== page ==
Canadian banks, pension funds bid $3.6 billion for TMX

TORONTO — A group of four big banks and five pension funds has submitted a $3.6 billion rival bid for stock market operator TMX Group, hoping to derail a controversial merger with the London Stock Exchange.

TORONTO — A group of four big banks and five pension funds has submitted a $3.6 billion rival bid for stock market operator TMX Group, hoping to derail a controversial merger with the London Stock Exchange.

The financial companies, who call themselves Maple Group Acquisition Corp., said Sunday they have sumbitted a proposal to TMX’s board that would see the stock markets operator stay in Canadian hands and have a broad ownership base.

As well, Maple Groui 1/8 plans to merge the TMS with the bank-owned Alpha trading company and CDS clearing and depository firm to create a bigger Canadian-based exchange.

The bidder says it would seek Competition Bureau approval for such a merger, but its $3.6 billion bid is not conditional on that.

Maple said its $48 a share cash and stock swap bid will enable TMX Group to achieve the scale and efficiency it needs to succeed in an increasingly competitive marketplace.

As well, the bidder said its plan will allow the owner of the Toronto Stock Exchange and junior Venture Exchange to continue financing global resource companies as well as Canada’s venture, energy and derivatives markets.

In addition, Maple says its bid will preserve Canadian governance, decision-making and regulatory oversight of Canadian exchanges while allowing TMX to pursue strategic opportunities internationally.

TMX Group is in the midst of an attempted multibillion-dollar merger with the London Stock Exchange, a proposal that has met with some opposition, including from some of Canada’s big banks.

Maple’s investors include: Alberta Investment Management Corporation, Caisse de depot et placement du Quebec, Canada Pension Plan Investment Board, CIBC World Markets Inc., Fonds de solidarite des travailleurs du Quebec, National Bank Financial Inc., Ontario Teachers’ Pension Plan Board, Scotia Capital Inc. and TD Securities Inc.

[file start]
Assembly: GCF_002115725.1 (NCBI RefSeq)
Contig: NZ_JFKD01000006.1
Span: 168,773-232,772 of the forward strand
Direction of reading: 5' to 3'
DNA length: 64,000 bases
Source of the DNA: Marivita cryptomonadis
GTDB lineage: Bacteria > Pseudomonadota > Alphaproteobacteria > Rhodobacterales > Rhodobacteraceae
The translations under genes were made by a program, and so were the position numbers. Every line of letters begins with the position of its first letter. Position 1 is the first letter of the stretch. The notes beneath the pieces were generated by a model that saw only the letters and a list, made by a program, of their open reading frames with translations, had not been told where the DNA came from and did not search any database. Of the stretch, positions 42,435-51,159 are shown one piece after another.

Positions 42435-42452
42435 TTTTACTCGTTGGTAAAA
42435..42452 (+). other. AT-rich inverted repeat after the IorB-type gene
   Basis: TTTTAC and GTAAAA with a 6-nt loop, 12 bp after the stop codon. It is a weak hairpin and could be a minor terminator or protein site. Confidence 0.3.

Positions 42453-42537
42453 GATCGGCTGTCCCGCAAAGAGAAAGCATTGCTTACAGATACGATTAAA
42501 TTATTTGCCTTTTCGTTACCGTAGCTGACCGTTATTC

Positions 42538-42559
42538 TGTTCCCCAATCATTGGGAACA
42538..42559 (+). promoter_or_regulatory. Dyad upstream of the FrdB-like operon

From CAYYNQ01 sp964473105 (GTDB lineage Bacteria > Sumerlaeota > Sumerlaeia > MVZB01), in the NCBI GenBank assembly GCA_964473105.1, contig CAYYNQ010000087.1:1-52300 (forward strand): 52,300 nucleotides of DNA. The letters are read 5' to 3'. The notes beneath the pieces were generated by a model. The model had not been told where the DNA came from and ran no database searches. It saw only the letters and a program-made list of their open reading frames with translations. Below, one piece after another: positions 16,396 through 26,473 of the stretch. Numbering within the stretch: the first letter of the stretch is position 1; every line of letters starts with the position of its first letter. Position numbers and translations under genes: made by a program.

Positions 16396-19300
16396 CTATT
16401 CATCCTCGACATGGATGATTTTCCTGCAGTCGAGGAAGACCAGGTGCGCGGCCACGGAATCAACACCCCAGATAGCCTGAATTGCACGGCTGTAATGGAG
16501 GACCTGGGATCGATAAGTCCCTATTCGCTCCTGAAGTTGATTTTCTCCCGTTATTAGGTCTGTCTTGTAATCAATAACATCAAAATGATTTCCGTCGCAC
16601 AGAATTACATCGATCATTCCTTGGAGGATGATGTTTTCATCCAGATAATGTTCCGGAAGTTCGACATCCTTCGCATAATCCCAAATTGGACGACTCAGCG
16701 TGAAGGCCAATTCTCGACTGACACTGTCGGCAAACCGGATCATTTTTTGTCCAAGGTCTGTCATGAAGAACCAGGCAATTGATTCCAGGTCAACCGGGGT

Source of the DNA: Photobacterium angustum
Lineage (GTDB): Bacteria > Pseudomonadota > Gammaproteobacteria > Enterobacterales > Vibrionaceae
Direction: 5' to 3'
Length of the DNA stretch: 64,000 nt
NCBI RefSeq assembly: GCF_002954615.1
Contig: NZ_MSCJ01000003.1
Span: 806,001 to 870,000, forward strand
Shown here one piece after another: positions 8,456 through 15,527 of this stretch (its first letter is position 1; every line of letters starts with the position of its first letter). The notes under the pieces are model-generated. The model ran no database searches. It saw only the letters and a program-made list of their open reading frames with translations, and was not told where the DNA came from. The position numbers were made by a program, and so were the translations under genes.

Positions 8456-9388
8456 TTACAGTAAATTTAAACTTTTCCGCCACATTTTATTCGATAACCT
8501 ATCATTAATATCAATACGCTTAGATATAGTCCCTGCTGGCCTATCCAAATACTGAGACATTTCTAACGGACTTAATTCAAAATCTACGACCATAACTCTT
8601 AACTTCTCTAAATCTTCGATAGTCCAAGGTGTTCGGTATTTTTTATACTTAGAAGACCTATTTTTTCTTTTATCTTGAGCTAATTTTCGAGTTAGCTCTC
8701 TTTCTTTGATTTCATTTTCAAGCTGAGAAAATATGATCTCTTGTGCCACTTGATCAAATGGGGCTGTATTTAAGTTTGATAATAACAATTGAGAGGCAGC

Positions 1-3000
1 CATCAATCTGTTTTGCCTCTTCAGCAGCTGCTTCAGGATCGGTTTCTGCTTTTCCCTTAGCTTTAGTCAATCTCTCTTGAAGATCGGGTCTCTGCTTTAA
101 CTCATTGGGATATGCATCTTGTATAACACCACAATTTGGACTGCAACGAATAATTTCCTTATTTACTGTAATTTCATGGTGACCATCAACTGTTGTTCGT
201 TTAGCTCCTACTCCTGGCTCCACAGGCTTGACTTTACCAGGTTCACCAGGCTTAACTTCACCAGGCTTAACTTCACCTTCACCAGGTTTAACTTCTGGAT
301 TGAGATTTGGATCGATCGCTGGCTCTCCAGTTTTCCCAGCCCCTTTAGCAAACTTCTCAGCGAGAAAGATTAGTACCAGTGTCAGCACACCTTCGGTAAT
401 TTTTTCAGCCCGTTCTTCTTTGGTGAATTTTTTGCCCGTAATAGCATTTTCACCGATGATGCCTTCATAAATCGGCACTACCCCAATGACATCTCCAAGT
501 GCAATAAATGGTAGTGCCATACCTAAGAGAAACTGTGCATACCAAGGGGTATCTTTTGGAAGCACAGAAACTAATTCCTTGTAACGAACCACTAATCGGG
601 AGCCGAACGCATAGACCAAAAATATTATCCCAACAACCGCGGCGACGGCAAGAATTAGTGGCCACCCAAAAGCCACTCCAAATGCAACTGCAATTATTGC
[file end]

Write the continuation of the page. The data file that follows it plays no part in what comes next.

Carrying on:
The group does not include Canada’s biggest bank, the Royal Bank, or Bank of Montreal. Both banks are advisers to TMX and the London Stock Exchange on their friendly merger.

MX Group said its board will evaluate the proposal, but it will continue to seek regulatory and shareholder approvals required to complete its merger with London Stock Exchange Group, a deal announced in February.

If the Maple Group deal succeeds, existing shareholders of TMX Group would own 40 per cent of Maple’s shares, the pension fund investors would hold 35 per cent and the bank-owned investment dealers about 25 per cent.

Moreover, no shareholder of Maple would own more than 10 per cent of Maple’s total shares, consistent with existing regulations.

“As like-minded investors, we believe there is an opportunity to create significant value by capitalizing on TMX’s strengths to build a stronger integrated exchange and clearing group – and by doing so, to secure the future growth and ongoing integrity of the Canadian capital markets,” Luc Bertrand, vice-chairman of National Bank Financial, said in a release.

“We believe our offer constitutes a superior proposal under which shareholders would receive cash, plus the opportunity to continue to participate in the company’s ongoing growth.”

Ontario Finance Minister Dwight Duncan welcomed the bid and said he received a briefing from its backers, but declined to name who was behind it.

“I applaud them, I think they’re also Canadian patriots,” he said in a phone interview Saturday when the TMX revealed it had received a rival offer but provided no details.

“I think they recognize how important our financial services is to a brighter future for Canada.”

Duncan is among those who have expressed concern that a merger with the London exchange could leave Canada’s biggest stock exchange dominated by foreign interests.

“It (the bid) appears to address a number of the concerns that I have raised with respect to governance and control,” Duncan said.

Maple Group said a compelling part of its plan is the proposed combination of TMX Group with Alpha Group and CDS to create an integrated trading and clearing exchange for equities, bonds, energy products and derivatives in both exchange-traded and over-the-counter markets.

The bidder said “this proven and highly-valued business model, which currently exists at Deutsche Bvrse, Hong Kong Exchanges and Clearing and the Australian Securities Exchange, would dramatically broaden TMX Group’s business activities, generate substantial growth opportunities, and create significant synergies (including cost rationalization) all for the benefit of TMX Group, its shareholders and Canada’s standing as a global financial centre of excellence.”

Alpha Group was set up in 2007 by BMO Nesbitt Burns, Canaccord Capital, CIBC World Markets, the CPP Investment Board, Desjardins Securities, National Bank Financial, RBC Dominion Securities, Scotia Capital and TD Securities.

CDS , the Canadian clearing and depository firm, is two thirds owned BMO, ScotiaBank, TD Bank, Nantional Bank, CIBC, and RBC, the Investment Industry Regulatory Organization of Canada, with just over 15 per cent, and TMX Group with about 18 per cent.